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Q
A Better Butter?

How safe is ghee, which is mainly used in Indian cooking? In ayurveda, ghee is often recommended and is used in ayurvedic medicines. But ghee is saturated fat so how can it be good?

A
Answer (Published 4/23/2004)

Ghee is clarified unsalted butter made by heating butter until the curds sink to the bottom and brown. The foam is skimmed off, and then the pure butterfat is poured off, leaving the milk solids behind. When it cools and solidifies, this pure fat is ghee.

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You're correct in saying that ghee is saturated fat. In the body it will act the same as regular butter in stimulating cholesterol formation. Ayurvedic medicine practitioners maintain that the harmful elements of butter are removed in the preparation of ghee, but they're wrong about that. Likewise, Indians have high rates of atherosclerosis and coronary heart disease.

Ghee is convenient because it can be kept unrefrigerated, but I do not consider it a healthy fat and don't recommend it. In fact, studies in south Asia and England have implicated ghee in rising rates of coronary heart disease among Indians, Pakistanis, and Bangladeshis. A study published in the July 24, 1999, issue of the British Medical Journal found that South Asians living in England have more coronary heart disease than Europeans despite apparently fewer risk factors. Of course, the use of ghee in cooking isn't solely responsible for increased rates of heart disease among south Asians in England and their home countries, but it clearly is a factor that researchers have singled out.

If you like the flavor of ghee, I suggest using a healthier oil in food preparation and then adding a little ghee for flavor. And of course, if you wish, use ghee freely on the skin for ayurvedic medicinal purposes.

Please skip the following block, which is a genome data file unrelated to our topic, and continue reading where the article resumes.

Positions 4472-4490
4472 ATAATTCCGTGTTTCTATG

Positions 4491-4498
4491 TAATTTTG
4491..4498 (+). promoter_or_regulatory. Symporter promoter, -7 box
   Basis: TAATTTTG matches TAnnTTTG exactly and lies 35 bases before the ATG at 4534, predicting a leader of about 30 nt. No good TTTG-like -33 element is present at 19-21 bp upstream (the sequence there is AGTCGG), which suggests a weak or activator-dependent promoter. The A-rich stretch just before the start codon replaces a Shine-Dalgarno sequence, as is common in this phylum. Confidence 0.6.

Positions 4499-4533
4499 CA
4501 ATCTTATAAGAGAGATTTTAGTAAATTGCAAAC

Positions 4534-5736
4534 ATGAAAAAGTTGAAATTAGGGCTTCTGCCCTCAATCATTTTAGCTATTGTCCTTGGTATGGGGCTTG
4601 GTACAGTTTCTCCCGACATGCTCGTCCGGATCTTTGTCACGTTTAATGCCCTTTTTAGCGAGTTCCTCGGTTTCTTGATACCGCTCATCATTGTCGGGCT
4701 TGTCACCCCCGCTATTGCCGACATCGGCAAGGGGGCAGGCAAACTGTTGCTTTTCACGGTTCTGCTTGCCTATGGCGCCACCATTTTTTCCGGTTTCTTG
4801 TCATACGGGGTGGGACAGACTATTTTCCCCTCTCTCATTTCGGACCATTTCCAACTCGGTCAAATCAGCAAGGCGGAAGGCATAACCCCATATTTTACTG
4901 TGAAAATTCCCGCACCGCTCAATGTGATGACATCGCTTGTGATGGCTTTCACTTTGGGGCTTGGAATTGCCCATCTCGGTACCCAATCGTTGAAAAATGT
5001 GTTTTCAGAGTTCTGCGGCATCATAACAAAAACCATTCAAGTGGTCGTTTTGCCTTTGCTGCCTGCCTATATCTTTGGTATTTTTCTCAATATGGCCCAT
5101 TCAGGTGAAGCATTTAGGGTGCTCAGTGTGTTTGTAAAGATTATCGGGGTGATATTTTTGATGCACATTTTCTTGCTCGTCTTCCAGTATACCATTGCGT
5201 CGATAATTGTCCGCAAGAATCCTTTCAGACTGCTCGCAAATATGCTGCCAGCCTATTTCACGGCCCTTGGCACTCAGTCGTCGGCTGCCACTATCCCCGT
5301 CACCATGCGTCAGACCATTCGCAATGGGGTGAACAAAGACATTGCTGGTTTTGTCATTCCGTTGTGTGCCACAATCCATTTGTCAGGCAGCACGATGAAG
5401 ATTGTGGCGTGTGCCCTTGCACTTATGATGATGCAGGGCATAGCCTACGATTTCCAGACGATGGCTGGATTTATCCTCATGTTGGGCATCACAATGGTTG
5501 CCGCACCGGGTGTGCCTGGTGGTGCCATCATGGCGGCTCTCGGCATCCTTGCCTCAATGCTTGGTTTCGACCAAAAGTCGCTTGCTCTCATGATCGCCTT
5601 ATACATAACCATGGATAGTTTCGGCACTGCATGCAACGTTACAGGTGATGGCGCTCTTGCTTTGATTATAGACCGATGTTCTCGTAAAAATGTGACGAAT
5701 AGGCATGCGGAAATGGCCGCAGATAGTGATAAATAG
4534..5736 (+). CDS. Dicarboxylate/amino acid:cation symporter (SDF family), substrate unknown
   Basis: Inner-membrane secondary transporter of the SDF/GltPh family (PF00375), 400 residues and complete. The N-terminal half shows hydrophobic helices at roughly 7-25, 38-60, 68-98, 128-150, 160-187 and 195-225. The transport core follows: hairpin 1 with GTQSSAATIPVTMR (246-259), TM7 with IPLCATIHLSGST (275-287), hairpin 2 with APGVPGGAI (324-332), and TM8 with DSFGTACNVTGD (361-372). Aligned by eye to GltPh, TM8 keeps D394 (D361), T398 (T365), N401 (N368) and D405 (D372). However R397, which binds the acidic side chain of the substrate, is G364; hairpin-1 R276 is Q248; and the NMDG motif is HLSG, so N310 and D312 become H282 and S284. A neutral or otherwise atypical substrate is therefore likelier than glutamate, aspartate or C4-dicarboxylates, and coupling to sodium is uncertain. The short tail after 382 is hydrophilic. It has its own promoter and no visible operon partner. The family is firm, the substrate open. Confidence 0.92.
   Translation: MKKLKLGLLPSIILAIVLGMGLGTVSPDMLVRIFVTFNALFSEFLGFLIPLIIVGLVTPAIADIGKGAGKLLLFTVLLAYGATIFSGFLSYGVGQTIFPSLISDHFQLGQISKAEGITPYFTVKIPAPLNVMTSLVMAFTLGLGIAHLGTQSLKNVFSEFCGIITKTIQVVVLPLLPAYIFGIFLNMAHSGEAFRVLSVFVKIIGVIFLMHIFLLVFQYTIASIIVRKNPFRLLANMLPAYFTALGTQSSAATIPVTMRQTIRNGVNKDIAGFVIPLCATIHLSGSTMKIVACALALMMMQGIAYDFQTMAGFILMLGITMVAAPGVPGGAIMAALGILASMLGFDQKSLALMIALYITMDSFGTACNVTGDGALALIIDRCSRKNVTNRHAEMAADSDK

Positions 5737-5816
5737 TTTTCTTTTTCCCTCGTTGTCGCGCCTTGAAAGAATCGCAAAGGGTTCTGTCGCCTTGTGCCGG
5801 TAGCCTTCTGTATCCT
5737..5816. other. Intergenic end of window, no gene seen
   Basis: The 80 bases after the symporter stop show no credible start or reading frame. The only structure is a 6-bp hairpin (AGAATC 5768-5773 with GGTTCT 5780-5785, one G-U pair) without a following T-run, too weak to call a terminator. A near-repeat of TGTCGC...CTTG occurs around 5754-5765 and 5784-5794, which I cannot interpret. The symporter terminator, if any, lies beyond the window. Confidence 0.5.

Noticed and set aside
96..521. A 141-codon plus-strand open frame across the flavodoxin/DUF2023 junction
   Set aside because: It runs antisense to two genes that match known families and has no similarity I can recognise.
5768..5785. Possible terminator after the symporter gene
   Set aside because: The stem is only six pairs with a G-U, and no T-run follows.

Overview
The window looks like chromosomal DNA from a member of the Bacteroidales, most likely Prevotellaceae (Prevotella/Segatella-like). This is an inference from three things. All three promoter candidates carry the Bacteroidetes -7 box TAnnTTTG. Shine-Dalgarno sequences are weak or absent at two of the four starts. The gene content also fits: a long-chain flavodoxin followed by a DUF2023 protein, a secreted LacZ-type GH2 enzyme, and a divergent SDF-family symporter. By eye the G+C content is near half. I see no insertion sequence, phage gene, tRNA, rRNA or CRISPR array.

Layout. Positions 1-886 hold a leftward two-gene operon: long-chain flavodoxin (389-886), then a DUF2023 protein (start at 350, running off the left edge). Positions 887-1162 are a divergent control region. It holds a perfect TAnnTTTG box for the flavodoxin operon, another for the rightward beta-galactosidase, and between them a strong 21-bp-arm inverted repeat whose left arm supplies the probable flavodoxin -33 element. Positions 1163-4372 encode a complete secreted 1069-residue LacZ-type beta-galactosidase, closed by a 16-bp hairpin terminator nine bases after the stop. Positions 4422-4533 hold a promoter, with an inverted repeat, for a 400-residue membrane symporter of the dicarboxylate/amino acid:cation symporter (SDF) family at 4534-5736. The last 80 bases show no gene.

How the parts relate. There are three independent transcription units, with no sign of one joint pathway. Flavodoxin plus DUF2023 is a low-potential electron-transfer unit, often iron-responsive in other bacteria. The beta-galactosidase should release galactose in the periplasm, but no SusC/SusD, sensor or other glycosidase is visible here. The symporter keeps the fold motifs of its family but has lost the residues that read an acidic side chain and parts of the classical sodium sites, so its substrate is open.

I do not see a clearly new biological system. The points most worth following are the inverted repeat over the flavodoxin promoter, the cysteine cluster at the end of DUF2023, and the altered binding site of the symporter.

Andrew Weil, M.D.

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Q & A Library



Q
A Better Butter?

How safe is ghee, which is mainly used in Indian cooking? In ayurveda, ghee is often recommended and is used in ayurvedic medicines. But ghee is saturated fat so how can it be good?

A
Answer (Published 4/23/2004)

Ghee is clarified unsalted butter made by heating butter until the curds sink to the bottom and brown. The foam is skimmed off, and then the pure butterfat is poured off, leaving the milk solids behind. When it cools and solidifies, this pure fat is ghee.

Related Weil Products
The Weil Vitamin Advisor for Your Body - Foods, herbs and drugs can all interact, sometimes in unexpected ways. The Weil Vitamin Advisor takes known interactions into account when developing recommendations, to help safeguard against adverse effects. Get your free, personalized Weil Vitamin Advisor recommendation today. Start now!

You're correct in saying that ghee is saturated fat. In the body it will act the same as regular butter in stimulating cholesterol formation. Ayurvedic medicine practitioners maintain that the harmful elements of butter are removed in the preparation of ghee, but they're wrong about that. Likewise, Indians have high rates of atherosclerosis and coronary heart disease.

Ghee is convenient because it can be kept unrefrigerated, but I do not consider it a healthy fat and don't recommend it. In fact, studies in south Asia and England have implicated ghee in rising rates of coronary heart disease among Indians, Pakistanis, and Bangladeshis. A study published in the July 24, 1999, issue of the British Medical Journal found that South Asians living in England have more coronary heart disease than Europeans despite apparently fewer risk factors. Of course, the use of ghee in cooking isn't solely responsible for increased rates of heart disease among south Asians in England and their home countries, but it clearly is a factor that researchers have singled out.

If you like the flavor of ghee, I suggest using a healthier oil in food preparation and then adding a little ghee for flavor. And of course, if you wish, use ghee freely on the skin for ayurvedic medicinal purposes.

Andrew Weil, M.D.

Creative Commons License Some Rights Reserved Creative Commons Copyright Notice
A portion of the original material created by Weil Lifestyle on DrWeil.com (specifically, all question and answer-type articles in the Dr. Weil Q&A Library) is licensed under a Creative Commons Attribution-Noncommercial-No Derivative Works 3.0 United States License.

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